Alright, so we had to cheat a bit with the whole letter “X” thing but trust me, this author is worthy of rule-bending. If you haven’t read anything by Francisco X. Stork, then let me implore you to read my favorite book (so far) of his called Marcelo in the Real World. It’s the story of a young man on the autism spectrum who works in the mail room for a summer at his father’s law firm in order to gain “real world” experience and not only does this experience change his life, but it changes the lives of all involved.
As is the case with all my favorite books, Marcelo in the Real World isn’t just about one thing, it’s about the many threads that weave together to make a life. Yes, it’s a coming-of-age story told from a unique viewpoint but it’s also about the cost of doing the right thing, the shortcomings of our legal system, the differences between faith and religion and how a deep connection to music can shape a life. Sounds like a lot, doesn’t it? But in the hands of a master storyteller, all those pieces fit together in a gorgeous, seamless way that makes you feel like a better person for reading it. And what Marcelo discovers is that it is in the asking of the big, difficult questions that we find our humanity:
“For all the pain I saw at Paterson, it is nothing compared to the pain that people inflict upon each other in the real world. All I can think of now is that is is not right for me to be unaware of that pain, including the pain that I inflict on others. Only how is it possible to live without being either numb to it or overwhelmed by it?”
Just like in the lives of the teens we serve, there are no easy answers and there are hard lessons to be learned. But there is also love and humor and the joy of finding your place in the world. And for me, books like Marcelo in the Real World are the kind that stick with me and I find myself recommending again and again because they speak powerfully about what connects us as human beings, no matter the differences.
Francisco Xavier Arguelles was born in 1953 in Monterrey, Mexico. His mother, Ruth Arguelles, was a single woman from a middle-class family in Tampico. Six years later Ruth married Charles Stork, a retired man of Dutch ancestry, who adopted Francisco.When Francisco announced that he wanted to be a writer, Charlie gave him a portable typewriter for his seventh birthday. Two years later, Francisco and his family moved to El Paso, Texas, where he was sent to grammar school to learn English.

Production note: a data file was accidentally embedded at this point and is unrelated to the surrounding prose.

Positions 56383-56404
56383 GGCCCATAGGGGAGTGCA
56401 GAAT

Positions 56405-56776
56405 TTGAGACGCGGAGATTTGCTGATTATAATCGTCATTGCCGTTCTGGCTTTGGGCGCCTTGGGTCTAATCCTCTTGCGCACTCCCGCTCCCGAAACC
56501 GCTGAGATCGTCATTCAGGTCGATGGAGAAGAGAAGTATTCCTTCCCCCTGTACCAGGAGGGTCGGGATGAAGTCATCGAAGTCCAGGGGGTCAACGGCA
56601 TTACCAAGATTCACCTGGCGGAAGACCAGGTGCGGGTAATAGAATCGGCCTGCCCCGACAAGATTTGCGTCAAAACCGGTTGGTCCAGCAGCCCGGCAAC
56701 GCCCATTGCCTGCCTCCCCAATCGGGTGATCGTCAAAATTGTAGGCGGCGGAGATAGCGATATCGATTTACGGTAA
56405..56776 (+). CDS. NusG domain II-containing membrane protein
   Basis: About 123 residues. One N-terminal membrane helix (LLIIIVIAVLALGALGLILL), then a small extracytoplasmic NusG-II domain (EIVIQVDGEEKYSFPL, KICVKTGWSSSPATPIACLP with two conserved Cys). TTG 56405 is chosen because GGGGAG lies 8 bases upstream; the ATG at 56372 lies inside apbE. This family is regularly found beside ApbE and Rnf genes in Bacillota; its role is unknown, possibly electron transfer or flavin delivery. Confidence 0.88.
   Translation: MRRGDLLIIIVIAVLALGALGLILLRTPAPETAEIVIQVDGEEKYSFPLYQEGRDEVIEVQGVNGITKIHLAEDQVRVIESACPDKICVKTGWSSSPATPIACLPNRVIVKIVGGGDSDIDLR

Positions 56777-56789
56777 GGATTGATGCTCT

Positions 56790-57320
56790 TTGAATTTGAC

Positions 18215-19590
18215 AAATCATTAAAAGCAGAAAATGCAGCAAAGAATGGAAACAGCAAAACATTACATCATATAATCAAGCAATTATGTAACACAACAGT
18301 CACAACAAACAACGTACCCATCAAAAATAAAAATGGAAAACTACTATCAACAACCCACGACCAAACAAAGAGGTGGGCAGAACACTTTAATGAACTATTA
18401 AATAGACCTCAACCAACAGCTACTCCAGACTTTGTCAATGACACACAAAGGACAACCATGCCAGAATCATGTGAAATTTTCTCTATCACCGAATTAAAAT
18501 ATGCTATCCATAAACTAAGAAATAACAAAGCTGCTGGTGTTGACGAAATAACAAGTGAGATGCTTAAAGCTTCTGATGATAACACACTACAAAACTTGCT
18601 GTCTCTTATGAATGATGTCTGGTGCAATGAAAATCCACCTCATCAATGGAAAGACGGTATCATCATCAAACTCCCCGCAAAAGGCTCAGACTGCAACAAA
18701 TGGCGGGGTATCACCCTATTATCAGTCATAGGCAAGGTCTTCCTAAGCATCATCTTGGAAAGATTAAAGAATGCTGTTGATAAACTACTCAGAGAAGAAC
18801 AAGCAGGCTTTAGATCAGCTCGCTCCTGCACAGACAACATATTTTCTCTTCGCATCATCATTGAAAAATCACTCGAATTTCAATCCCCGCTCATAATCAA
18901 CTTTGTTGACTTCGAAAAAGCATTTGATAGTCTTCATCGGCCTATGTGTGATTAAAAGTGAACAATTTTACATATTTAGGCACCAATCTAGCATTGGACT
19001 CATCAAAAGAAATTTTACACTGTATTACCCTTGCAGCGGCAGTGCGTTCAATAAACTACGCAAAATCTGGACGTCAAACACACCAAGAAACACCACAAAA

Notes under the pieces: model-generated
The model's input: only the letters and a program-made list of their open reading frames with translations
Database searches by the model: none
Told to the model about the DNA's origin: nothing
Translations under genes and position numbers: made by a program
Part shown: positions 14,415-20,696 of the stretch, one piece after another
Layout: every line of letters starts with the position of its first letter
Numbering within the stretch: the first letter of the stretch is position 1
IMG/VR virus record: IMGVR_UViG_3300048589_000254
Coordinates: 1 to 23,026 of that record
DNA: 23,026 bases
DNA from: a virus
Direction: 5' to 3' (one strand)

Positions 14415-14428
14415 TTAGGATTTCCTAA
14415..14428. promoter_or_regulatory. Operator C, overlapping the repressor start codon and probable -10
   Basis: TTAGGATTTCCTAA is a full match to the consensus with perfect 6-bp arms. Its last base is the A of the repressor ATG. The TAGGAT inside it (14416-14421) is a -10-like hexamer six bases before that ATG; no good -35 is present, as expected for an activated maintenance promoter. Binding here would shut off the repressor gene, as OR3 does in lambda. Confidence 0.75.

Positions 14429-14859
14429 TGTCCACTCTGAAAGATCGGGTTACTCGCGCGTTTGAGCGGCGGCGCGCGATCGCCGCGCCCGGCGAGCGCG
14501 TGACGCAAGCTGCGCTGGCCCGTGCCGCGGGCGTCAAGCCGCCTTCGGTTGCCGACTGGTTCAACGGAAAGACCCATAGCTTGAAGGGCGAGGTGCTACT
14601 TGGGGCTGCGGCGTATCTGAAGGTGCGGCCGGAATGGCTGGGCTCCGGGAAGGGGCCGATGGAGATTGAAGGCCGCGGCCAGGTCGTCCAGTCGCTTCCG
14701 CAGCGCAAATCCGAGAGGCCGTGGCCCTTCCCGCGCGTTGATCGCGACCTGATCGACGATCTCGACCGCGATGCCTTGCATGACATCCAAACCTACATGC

As a teenager, Francisco was given a scholarship to the local Jesuit academy and soon rose to the top of his class. Based on his success there, he received an honors scholarship to attend Spring Hill College, a small Jesuit school in Mobile, Alabama. Francisco majored in English literature and philosophy and received the college’s creative writing prize. He was awarded the prestigious Danforth Fellowship to attend graduate school at Harvard University, where he studied Latin American literature with writers like Octavio Paz, the Mexican Nobel Laureate. After four years at Harvard, Francisco went to Columbia Law School, planning to make a living as a lawyer while writing fiction. Twenty years, and twelve or so legal jobs later, he published his first novel for adults, The Way of the Jaguar.
Francisco X. Stork works in Boston as an attorney for a state agency that develops affordable housing. He is married and has two adult children.
The Way of the Jaguar (2000)
Behind the Eyes (2006)
Marcelo in the Real World (2009)
The Last Summer of the Death Warriors (2010)
What You Wish For: Stories and Poems for Dafur (2011)
Two and Twenty Dark Tales: Dark Retellings of Mother Goose Rhymes (2012)
Open Mic: Riffs on Life Between Cultures in Ten Voices (2013)
You can find Francisco online at:
If you like Francisco X. Stork’s books, I’d recommend:
Matt de la Pena
Guadalupe Garcia McCall
Meet Our Guest Blogger:
Linda Jerome is the teen librarian at La Crosse Public Library and has been working with teens for the last 13 years of her 24-year library career and still finds teens to be the most fascinating, amusing and delightful group of human beings. When she isn’t reading, she’s watching sports, directing two handbell choirs, working on her family history and hanging out with her two dogs.